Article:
Pulp Fiction - Tarantino's character using the n-word way too much, plus he's just bad anyway

Requiem for a Dream - Haven't seen it in a while, would need. Feel like the end is all shock value, as are many other parts here.

Crude - The white American lawyer is such a central figure in going after the gas companies after the failed clean-up in Ecuador, and he takes the spotlight off the people who have been fighting this in their very country. He's condescending to them, treating them like empty-headed beasts.

Slumdog may still find itself among my favorites when all is said and done. The other 4 are pretty much done.
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jdc

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Re: Top Five Films I Loved Before 2010, But Now I知 Not So Sure
« Reply #3 on: May 05, 2021, 09:49:52 PM »
Wouldn稚 Slumdog fall into a similar issue you have with The New World and Boyle痴 right to tell the story?  I like the thread, why the 2010 cut-off?
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oldkid

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Re: Top Five Films I Loved Before 2010, But Now I知 Not So Sure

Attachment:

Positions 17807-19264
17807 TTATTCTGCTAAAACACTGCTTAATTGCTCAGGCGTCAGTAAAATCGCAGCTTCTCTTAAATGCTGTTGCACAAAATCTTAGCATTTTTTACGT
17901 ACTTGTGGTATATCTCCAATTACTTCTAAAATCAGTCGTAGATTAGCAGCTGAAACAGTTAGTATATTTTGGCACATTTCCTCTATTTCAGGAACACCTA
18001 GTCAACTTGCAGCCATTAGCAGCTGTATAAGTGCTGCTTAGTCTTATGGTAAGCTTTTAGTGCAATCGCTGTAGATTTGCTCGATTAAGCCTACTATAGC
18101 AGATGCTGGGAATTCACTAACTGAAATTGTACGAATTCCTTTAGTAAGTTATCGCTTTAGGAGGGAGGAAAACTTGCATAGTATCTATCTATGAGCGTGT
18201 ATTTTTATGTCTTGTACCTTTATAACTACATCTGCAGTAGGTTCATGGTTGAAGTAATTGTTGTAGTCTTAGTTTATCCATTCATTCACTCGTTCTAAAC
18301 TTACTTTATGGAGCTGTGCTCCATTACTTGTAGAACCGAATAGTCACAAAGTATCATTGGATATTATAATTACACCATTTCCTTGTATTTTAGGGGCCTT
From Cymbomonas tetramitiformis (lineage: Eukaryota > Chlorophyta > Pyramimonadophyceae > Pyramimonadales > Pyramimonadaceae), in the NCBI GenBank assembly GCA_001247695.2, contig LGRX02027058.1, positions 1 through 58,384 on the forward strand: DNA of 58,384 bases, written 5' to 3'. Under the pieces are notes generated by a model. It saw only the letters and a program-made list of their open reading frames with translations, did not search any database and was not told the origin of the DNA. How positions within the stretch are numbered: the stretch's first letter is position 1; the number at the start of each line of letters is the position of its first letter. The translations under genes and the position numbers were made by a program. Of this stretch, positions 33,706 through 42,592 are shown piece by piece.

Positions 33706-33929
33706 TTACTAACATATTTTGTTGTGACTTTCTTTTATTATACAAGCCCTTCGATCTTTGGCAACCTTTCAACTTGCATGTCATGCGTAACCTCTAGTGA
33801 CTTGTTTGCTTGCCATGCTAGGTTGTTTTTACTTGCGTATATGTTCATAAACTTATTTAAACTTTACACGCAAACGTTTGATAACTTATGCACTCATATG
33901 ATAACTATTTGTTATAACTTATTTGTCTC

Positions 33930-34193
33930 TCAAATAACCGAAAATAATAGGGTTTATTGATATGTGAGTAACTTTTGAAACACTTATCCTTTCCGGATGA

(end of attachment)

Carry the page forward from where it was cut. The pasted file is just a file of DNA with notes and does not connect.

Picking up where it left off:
« Reply #4 on: May 05, 2021, 09:51:04 PM »
When I came up with the phrase "but now I'm not so sure", it is because what is true and beautiful and entertaining remain in the film, despite me seeing it in a new way.

For instance, The Gods Must Be Crazy is certainly on my list.  It is problematic at best, and many people understood that before 2010.  I saw it in the 80s and my understanding of racism was quite limited at that time.  It is still funny, still unique, and a mockumentary full of good humor as well as bad.  I can't enjoy it as much as I did a decade ago, but I know it still has a core of charm and myth and Buster Keaton antics that is still enjoyable, despite the lies about tribes and a white saviorism that is disturbing.